The month of March brings many things to Russellville.
The start of spring, longer days and blooming flowers arrive on schedule each March. The month also brings the annual benefit concert by Ronnie McDowell.
McDowell will perform for the 26th time in 27 years on Saturday March 25th at the historic Roxy Theater, with a 7 p.m., show that will feature local artist Joseph Baldwin as the opening act. Balcony seats, $15 each, remain for the concert and may be purchased at Abstract & Appraisal on North Washington Avenue or by calling 256-415-3270.
McDowell will perform on his 67th birthday and will be joined by his fan club for a special birthday party prior to the concert.
McDowell's show includes a variety of his 13 top 10 hits, mixed with some tributes to other artists and this year will also include tracks from his new album, Songs I Love.
The new release features McDowell's twist on 10 classic hits of artists including Eddie Rabbitt, B.J. Thomas, Patsy Cline and Merle Haggard, along with two new songs.
“I remember these songs from when I was a kid as music I really liked on the radio. It includes songs from Ricky Nelson and I always told my good friend Eddie Rabbitt I would record I Can't Help Myself,” McDowell said.
McDowell will also perform his brand new single, Two Step Boogie Woogie, a toe-tapping homage to George Michael's Wake Me Up Before You Go-Go.
With a successful songwriting career as well, McDowell has penned hits for Porter Waggoner, Eddy Arnold, Tanya Tucker, George Jones and others.
“That's my first passion—writing songs,” McDowell said.
McDowell said he's excited to return to the Roxy, the type of venue he prefers to sing at.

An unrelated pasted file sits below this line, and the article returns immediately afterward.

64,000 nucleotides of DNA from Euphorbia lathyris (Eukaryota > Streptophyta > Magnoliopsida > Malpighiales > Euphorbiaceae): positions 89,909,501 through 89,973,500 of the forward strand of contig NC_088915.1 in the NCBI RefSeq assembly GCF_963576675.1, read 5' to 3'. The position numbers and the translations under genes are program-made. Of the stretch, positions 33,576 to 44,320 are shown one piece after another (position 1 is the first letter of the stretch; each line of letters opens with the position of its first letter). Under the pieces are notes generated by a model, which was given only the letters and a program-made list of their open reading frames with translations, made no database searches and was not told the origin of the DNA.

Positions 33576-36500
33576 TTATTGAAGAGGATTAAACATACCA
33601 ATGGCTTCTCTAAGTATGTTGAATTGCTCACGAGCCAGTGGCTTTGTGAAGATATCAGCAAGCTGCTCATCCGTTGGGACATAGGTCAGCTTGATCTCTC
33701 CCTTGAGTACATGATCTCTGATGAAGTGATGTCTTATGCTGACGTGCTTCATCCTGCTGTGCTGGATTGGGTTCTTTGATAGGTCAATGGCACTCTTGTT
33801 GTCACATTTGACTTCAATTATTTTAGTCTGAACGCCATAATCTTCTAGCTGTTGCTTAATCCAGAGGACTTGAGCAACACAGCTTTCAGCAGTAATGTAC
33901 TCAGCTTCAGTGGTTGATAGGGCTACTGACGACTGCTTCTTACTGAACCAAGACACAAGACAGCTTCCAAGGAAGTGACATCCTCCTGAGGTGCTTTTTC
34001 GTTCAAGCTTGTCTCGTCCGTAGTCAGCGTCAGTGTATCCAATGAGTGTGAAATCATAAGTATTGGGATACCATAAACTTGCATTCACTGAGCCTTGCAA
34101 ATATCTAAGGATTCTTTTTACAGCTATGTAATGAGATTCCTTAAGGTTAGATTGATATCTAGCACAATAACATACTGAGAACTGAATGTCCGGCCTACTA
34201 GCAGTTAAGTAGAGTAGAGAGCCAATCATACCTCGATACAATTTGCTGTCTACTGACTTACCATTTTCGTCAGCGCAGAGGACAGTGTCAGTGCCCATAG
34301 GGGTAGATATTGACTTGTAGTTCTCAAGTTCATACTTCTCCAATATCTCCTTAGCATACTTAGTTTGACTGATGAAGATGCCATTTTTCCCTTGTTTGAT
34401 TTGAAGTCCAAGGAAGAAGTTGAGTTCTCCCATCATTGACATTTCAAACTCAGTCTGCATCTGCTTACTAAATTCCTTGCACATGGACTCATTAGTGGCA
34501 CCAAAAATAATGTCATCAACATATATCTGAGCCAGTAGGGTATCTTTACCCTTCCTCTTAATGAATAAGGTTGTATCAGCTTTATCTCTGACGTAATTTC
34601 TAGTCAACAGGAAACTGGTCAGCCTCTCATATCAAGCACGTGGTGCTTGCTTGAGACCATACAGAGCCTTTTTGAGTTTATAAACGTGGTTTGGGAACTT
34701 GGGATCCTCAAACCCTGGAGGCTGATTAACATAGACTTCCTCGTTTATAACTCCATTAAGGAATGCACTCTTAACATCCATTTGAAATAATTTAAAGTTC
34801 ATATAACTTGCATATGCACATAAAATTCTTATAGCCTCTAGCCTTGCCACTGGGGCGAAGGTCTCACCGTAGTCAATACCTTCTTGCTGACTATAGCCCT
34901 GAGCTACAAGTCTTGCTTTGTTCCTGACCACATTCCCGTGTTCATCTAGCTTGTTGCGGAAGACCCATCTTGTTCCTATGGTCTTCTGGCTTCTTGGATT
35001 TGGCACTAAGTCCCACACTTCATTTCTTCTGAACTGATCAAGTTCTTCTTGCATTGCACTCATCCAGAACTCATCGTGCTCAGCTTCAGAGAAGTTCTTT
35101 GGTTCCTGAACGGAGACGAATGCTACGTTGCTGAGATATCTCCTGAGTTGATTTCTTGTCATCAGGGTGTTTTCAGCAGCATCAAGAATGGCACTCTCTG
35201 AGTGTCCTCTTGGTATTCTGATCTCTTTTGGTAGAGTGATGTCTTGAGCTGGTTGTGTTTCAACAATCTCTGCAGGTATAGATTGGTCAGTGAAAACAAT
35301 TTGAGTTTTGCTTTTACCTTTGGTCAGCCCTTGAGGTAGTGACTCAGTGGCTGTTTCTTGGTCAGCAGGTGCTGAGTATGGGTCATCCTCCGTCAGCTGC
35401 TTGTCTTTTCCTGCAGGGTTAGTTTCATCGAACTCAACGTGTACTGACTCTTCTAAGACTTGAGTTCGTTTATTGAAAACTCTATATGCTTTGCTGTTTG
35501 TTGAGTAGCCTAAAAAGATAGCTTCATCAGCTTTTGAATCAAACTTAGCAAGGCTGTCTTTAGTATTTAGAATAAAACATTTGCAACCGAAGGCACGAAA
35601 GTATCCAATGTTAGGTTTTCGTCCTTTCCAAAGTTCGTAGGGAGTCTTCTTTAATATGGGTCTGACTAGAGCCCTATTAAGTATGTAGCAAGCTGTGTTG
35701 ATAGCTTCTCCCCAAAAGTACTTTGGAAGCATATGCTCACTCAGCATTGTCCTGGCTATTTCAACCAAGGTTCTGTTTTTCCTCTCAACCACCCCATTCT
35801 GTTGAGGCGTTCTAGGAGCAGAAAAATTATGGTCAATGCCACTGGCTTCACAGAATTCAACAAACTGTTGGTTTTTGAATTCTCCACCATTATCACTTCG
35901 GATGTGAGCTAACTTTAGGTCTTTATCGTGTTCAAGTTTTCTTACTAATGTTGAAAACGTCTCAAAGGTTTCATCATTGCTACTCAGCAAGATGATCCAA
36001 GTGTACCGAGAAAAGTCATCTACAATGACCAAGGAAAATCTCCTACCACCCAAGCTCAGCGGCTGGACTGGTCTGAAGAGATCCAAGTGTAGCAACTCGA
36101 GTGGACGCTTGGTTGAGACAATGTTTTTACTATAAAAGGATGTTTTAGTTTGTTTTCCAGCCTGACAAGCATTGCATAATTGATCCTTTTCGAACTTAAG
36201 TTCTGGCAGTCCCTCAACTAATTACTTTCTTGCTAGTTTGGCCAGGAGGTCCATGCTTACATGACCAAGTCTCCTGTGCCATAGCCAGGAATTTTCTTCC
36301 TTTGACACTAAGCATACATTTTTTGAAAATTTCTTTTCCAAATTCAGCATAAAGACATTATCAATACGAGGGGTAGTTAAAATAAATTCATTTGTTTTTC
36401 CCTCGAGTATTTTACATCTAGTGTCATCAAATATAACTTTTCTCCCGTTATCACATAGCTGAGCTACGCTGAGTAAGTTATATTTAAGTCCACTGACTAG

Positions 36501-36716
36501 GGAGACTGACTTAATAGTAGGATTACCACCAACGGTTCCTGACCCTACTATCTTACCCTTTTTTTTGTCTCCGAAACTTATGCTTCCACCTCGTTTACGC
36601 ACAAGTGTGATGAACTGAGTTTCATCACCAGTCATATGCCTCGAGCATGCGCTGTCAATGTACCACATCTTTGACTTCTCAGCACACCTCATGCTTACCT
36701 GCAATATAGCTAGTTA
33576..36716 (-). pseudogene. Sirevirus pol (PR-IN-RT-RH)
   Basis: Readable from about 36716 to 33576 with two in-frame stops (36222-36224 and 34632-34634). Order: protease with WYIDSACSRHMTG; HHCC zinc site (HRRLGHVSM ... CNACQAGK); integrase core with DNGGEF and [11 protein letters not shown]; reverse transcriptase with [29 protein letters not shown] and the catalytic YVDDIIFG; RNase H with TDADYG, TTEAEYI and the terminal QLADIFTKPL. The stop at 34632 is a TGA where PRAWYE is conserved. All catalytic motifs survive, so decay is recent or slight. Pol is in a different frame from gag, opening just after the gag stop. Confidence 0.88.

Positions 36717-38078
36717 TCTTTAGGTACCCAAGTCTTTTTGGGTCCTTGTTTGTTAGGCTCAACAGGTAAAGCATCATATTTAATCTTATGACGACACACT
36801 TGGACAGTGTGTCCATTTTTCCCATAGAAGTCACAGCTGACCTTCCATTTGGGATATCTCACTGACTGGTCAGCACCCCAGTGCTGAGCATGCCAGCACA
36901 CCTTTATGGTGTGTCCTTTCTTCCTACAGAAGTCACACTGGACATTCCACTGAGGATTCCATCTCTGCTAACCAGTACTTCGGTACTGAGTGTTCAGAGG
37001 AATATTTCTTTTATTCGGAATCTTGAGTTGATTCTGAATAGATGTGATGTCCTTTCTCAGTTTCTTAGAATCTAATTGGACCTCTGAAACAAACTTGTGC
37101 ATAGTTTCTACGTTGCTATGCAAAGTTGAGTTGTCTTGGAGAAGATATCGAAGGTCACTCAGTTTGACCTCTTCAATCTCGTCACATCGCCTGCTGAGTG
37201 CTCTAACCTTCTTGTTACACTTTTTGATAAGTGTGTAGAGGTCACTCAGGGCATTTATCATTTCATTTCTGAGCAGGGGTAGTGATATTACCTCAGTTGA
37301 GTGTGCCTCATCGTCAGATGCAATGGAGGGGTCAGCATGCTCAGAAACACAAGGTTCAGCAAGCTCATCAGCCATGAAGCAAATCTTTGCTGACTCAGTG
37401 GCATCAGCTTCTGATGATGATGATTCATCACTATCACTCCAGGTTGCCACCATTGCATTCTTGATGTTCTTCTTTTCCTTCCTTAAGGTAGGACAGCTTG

“Those old time small theaters are my favorite venues to work. If those walls could talk,” McDowell said.
A native of Portland, Tennessee, McDowell makes his home in Hendersonville, Tenn., these days, although his travel schedule keeps him from extended stays in his hometown.
“I'm still enjoying being on the road and as long as the Good Lord allows me to, that's what I'll do,” he said.
The annual McDowell concert is the primary fund raiser for the Franklin County Arts and Humanities Council, which operates the Roxy Theater. Wanda Myrick, a member of the council, serves as the president of McDowell's fan club and is instrumental in arranging the event each year.
In addition to performing and writing music, McDowell's talents include painting and writing. He penned a book, Bringing It To You Personally,last year. The book is his autobiography that sees the star open up about his illustrious music career.
“It's not something I thought I was ready to do, but it became one of the most gratifying blessings I've ever had,” McDowell said. “I kept it positive. There's nothing negative against anyone. It's about the life lessons I've learned and endured.”
McDowell's first hit he recorded, The King is Gone, has sold more than five million copies worldwide and is celebrating its 40th anniversary this year.
“It's humbling that people not only bought the recording here in the United States. It's done well in Japan, Canada, Germany, France and all over. That shows how much Elvis Presley touched folks all around the world,” McDowell said.